The Malta Independent 20 May 2024, Monday
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Government to appeal ECHR rulings on migrants’ detention

Malta Independent Monday, 21 October 2013, 09:00 Last update: about 11 years ago

The Government announced that it will be appealing two rulings handed down by the European Court of Human Rights in July, where Malta was fined €60,000 for breaching two irregular migrants’ human rights.

The European Court ruled that Malta’s current detention policy is illegal and in breach of the European Convention on Human Rights.

In the first case, a Somali migrant, Aslya Aden Ahmed, suffered degrading conditions in an immigration detention centre, the court ruled. Ms Ahmed had a miscarriage while being held in detention in 2011. She is to receive €27,000 in compensation and €3,000 in costs.

In Ms Ahmed’s case, the ECHR ruled that Malta has violated Article 3 of the European Convention on Human Rights, which prohibits “inhuman or degrading treatment”.

In the second case, Ibrahim Suso Musa, an alleged asylum seeker from Sierra Leone, the ECHR found that Mr Suso Musa’s detention preceding the determination of his request for asylum had been arbitrary. It also ruled that the authorities took an unreasonable amount of time to determine whether the applicant would be allowed to remain in Malta. Mr Suso Musa was awarded €27,000 in compensation.

Speaking in Parliament on Wednesday, Parliamentary Secretary for Justice Owen Bonnici said that Malta has always followed the principle that “detention [of irregular migrants] is a method of legal arrest”.

Neil Falzon, a human rights lawyer who represents Suso Musa, told The Malta Independent on Sunday that the “legal arrest argument makes no sense at all.”

“This is not an issue of legal arrest but of deprivation of liberty within an immigration context.  The Convention very clearly stipulates the situations where this is allowed, and also, importantly, the criteria necessary for these situations to be and to remain legal. We remind the authorities that the European Court has always said that ‘legal’ is not limited to an assessment of conformity with Maltese law, but also an assessment of conformity with the Convention itself. In this regard, ‘legal arrest’ is totally irrelevant,” said Dr Falzon.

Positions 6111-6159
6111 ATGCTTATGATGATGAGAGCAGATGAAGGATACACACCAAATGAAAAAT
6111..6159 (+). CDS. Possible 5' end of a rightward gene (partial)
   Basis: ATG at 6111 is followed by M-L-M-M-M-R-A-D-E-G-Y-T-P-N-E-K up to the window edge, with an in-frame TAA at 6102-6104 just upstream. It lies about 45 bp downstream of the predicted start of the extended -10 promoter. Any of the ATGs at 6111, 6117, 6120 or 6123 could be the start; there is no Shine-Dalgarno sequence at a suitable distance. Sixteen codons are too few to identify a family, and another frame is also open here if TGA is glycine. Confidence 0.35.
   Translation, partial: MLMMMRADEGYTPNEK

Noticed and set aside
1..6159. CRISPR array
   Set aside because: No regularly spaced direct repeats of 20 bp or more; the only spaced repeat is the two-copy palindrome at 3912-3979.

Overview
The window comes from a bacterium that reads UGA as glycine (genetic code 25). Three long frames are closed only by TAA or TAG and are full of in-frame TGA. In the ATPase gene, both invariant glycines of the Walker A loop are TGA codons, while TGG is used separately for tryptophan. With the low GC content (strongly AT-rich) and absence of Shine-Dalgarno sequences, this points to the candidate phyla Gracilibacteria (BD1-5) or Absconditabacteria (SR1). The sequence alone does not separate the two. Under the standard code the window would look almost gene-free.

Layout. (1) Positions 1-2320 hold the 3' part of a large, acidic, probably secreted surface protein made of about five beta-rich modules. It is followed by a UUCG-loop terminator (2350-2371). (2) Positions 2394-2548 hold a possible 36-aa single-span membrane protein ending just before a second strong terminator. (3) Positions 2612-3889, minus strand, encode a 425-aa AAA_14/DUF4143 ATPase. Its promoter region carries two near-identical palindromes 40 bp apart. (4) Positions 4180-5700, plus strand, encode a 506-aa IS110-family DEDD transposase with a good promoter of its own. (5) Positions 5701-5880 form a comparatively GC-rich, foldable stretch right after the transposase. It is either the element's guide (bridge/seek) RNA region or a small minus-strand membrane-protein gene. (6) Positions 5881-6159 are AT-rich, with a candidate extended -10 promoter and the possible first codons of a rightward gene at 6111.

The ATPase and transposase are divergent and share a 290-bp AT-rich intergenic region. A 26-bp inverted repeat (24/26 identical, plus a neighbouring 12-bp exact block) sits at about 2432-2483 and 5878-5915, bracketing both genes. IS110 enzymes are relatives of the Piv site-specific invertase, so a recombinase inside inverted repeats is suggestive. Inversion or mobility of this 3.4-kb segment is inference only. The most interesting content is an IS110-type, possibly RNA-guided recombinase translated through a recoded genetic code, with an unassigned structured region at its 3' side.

Dr Falzon said that Mr Suso Musa spent one year waiting for an answer from the Immigration Appeals Board.

Once no reply was forthcoming from the Board after a year, the case was taken to the European Court.

“The ECHR specifically says that for challenges of detention the remedy at national level must be a speedy one in order to avoid unnecessary illegal detention. In Maltese law there are no other remedies which a detained migrant can use, and the Court in several earlier cases said this,” Dr Falzon said.

Dr Falzon said the Maltese system is “institutionally failing individuals”.

“The Criminal Code process doesn’t work, nor does the Civil Court, or even the Constitutional Court. Summarily, none of these processes fulfil the criteria required by the Convention, so the European Court cannot expect individuals to go through such a deficient procedure,” Dr Falzon said.


Government cannot agree with legal argument that detention breaches human rights

Speaking in Parliament, Dr Bonnici insisted that the Maltese government couldn’t agree with the legal argument that mandatory detention breaches migrants’ human rights.

Curiously, Dr Bonnici said that the European Court is sending “an indirect message of criticism on Malta’s detention policy”.

Dr Falzon points out that on reading the judgement handed down by the European Court, “you will very readily note how direct and urgent the judgement’s conclusions are”.

“The appeal indicates a worrying insistence on a status quo that has now been declared illegal by three ECHR judgements.  It is a clear message that Malta is intentionally and unashamedly deciding to violate the human rights of migrants,” Dr Falzon said.

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